That’s the kind of mentality I had when I first started following The Game Awards about a year ago. As the name implies, it is an award show for video games. Aside from being an industry that I care more about and follow more closely, I think there’s something that really sets The Game Awards apart from its more well-known counterparts. Having just watched the 2019 show a few days ago, I thought I’d take a look at what makes The Game Awards work well.
A year ago, in the midst of final exams and papers, I gave myself a few hours off to watch The Game Awards, the Oscars of the video game world (but with less gowns and more t-shirts). I remember that night, huddled on my bed in my dorm room, seeing Celeste win the Best Independent Game and Games for Impact awards. I was intrigued, because the Games for Impact Award generally goes to games focused on emotional storytelling and/or social issues. Not only that, but the developer, Matt Thorson, spoke about mental illness in his acceptance speech. I kept the game in the back of my mind.
Later that month, I was visiting family in North Carolina, and saw that my cousin was playing Celeste. I learned then that Celeste is a platforming game that relies on quick reflexes and precision to make it from one “room” to the next. I really wanted to give it a try, because the music was catchy and the retro graphics were cute, but I’m horrible at platformers. Even Super Mario games with all of their fail-safes are a challenge for me. I had a feeling that Celeste would be a frustrating waste of money for me, so I shelved the idea of ever playing it.
That is, until the Epic Games Store gave it away for free this year. Knowing it was considered one of the best games of 2018, I “bought” it and decided to give it a whirl when I was itching for a new game to play.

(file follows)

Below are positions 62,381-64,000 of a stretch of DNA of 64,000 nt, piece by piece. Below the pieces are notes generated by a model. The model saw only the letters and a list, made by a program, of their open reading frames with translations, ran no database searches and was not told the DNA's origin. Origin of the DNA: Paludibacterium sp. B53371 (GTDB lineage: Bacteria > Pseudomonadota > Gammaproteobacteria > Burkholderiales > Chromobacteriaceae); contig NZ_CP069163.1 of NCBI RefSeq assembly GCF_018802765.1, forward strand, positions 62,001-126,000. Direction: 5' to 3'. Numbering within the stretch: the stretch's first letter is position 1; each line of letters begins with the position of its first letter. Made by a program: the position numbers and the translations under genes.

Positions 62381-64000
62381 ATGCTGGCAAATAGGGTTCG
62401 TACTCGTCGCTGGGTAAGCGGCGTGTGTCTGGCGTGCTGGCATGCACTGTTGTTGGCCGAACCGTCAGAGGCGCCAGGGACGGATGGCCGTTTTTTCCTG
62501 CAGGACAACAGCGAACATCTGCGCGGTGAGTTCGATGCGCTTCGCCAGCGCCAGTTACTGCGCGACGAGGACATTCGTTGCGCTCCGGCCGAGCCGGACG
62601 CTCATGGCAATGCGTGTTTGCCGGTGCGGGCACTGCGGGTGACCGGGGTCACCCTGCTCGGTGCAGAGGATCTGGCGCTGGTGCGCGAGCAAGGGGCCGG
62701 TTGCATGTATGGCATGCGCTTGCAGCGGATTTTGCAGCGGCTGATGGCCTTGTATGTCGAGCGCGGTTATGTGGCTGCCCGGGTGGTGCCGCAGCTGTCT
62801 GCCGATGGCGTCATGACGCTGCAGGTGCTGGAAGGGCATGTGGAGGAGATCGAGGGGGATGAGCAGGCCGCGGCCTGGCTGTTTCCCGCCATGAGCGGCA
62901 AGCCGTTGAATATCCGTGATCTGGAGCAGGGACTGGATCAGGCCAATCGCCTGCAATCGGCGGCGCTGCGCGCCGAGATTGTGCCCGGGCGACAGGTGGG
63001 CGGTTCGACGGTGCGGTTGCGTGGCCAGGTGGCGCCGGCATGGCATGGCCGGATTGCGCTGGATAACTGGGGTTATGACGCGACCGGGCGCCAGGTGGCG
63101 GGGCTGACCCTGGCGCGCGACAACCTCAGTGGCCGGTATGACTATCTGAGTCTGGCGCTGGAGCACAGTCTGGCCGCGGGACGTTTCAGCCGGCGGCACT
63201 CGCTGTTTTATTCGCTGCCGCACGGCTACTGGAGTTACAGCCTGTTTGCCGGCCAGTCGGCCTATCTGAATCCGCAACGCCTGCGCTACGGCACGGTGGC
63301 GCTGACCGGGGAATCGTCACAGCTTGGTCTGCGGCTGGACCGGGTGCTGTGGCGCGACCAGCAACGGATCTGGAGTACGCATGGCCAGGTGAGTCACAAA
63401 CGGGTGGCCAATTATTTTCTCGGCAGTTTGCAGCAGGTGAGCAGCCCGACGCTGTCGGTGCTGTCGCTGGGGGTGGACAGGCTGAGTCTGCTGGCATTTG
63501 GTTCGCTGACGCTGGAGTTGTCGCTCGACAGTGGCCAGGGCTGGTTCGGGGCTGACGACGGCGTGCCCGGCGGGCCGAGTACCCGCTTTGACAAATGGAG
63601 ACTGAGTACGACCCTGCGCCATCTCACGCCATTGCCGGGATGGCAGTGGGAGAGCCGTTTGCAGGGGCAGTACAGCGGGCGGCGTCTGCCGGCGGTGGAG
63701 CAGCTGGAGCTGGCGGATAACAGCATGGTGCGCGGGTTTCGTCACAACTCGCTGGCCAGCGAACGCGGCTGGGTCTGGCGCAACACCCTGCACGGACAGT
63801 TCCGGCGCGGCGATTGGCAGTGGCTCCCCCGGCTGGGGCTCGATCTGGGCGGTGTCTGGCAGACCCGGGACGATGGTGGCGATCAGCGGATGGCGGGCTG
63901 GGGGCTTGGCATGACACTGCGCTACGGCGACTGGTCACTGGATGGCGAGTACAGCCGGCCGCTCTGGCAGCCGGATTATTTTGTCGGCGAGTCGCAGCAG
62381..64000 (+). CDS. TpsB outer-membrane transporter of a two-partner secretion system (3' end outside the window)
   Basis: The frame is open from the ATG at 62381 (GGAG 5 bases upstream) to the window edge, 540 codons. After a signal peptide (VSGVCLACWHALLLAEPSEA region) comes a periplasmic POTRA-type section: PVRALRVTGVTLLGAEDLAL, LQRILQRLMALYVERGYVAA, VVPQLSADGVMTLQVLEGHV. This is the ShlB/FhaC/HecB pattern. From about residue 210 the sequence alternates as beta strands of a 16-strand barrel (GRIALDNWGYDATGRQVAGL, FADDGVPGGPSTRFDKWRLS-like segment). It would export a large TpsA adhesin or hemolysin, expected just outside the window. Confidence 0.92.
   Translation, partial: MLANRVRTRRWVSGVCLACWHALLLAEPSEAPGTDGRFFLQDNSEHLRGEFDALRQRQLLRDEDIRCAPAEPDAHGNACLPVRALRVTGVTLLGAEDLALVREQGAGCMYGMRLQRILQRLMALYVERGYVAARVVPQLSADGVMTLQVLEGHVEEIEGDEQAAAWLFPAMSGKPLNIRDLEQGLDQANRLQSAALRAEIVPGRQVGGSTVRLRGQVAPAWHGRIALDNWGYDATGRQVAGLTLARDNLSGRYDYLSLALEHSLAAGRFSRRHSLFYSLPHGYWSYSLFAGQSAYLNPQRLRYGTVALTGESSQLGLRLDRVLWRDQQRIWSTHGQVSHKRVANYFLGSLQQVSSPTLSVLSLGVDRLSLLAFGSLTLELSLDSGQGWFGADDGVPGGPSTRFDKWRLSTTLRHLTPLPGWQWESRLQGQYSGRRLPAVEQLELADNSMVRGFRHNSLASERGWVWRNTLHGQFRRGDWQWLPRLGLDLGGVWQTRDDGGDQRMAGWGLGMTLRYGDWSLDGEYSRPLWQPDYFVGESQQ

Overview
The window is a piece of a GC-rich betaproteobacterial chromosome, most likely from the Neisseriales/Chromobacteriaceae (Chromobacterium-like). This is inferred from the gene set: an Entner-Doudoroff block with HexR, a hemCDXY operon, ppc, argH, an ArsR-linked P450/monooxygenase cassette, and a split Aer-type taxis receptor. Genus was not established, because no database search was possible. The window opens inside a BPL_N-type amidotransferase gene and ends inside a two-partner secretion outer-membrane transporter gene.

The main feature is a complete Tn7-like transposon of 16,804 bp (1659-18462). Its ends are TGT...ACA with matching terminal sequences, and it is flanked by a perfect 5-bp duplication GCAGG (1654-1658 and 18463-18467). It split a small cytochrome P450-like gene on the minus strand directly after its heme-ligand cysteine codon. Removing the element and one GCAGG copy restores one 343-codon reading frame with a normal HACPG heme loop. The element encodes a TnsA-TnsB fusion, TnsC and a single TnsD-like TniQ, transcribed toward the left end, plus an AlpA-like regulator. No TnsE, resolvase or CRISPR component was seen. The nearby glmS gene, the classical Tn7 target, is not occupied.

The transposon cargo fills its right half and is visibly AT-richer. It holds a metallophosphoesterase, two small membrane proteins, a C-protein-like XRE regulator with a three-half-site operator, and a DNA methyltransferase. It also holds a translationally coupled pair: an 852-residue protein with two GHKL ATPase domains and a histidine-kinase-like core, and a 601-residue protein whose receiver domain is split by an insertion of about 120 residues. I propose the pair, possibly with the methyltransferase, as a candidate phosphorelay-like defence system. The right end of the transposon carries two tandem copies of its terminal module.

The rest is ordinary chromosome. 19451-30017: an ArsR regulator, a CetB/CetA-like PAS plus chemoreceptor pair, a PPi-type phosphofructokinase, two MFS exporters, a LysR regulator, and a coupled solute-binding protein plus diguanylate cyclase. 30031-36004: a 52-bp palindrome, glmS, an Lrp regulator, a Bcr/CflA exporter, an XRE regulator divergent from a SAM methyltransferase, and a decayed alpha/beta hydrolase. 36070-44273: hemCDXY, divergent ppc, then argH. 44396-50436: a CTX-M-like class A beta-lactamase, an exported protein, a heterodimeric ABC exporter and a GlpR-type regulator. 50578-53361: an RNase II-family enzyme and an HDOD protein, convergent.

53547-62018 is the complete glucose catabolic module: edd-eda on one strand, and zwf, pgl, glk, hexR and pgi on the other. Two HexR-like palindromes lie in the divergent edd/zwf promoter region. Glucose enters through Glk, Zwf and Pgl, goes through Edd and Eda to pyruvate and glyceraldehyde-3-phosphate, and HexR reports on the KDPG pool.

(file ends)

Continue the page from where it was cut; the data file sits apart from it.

As I suspected, I sucked at it. In the first chapter (or “level”) alone, I died hundreds of times. I would die hundreds more in the chapters to come. But what really drew me in to Celeste was its story and main character, Madeline. I found myself identifying with Madeline a lot, and in a way, her quest to reach the summit of Celeste Mountain became my quest too.
Happy October! It’s supposed to be autumn here but we had two days that were 90 degrees Fahrenheit (about 32 Celsius) which is definitely not normal for central Pennsylvania. Please give me colder weather and apple cider (which is the SUPERIOR fall beverage). I want to wear my sweatshirt.
School started this month (more on that in a minute) and it was a bit of a struggle to get into the swing of things this year. Because of that, I wrote a grand total of one blog post this month. But it’s a good one! It’s about books: Making the Most of Required Reading
On a related note: I’ve decided to revisit how and when I post things on my blog, and you can find all the details here: Blogkeeping: New Schedule!
And finally, you can check out my 1 Second Everyday Compilation for September!
I think it’s safe to say that I’ve shared my thoughts on how exclusive geek and gamer culture can be. If you missed everything I’ve said about it in the past, here’s quick summary: I think it’s stupid. Why should we be allowed to set such arbitrary rules about who is and isn’t allowed to enjoy a specific hobby? We’re only hurting ourselves.
Anyway, in the process of writing those many, many blog posts, I had a realization: if the right (or wrong) questions were asked, chances are, I’d be considered a “fake gamer.” Also known as: “Casual” or “noob.” This isn’t something that bothers me (if other people want to make hasty judgments, that’s on them), but I decided to compile a list anyway. You can think of it as my “gamer confessions” in a way, or just a list of reasons why the division between gamer and non-gamer is so ridiculously arbitrary.
Like with almost any label someone can apply to themselves (baker, photographer, reader, etc.), there seems to be some set of criteria for calling yourself a gamer, but no one knows what it is. What separates a gamer from a non-gamer? What’s on that mythical list of requirements? Today, I’d like to answer that question and finally put an end to these discussions.
Before I dive into that though, I want to give a shoutout to the wonderful people in the Geeks Under Grace community! I posed this same question in their Facebook group, and while these thoughts in my post are mine alone, discussing this topic with them helped me process some of my own ideas.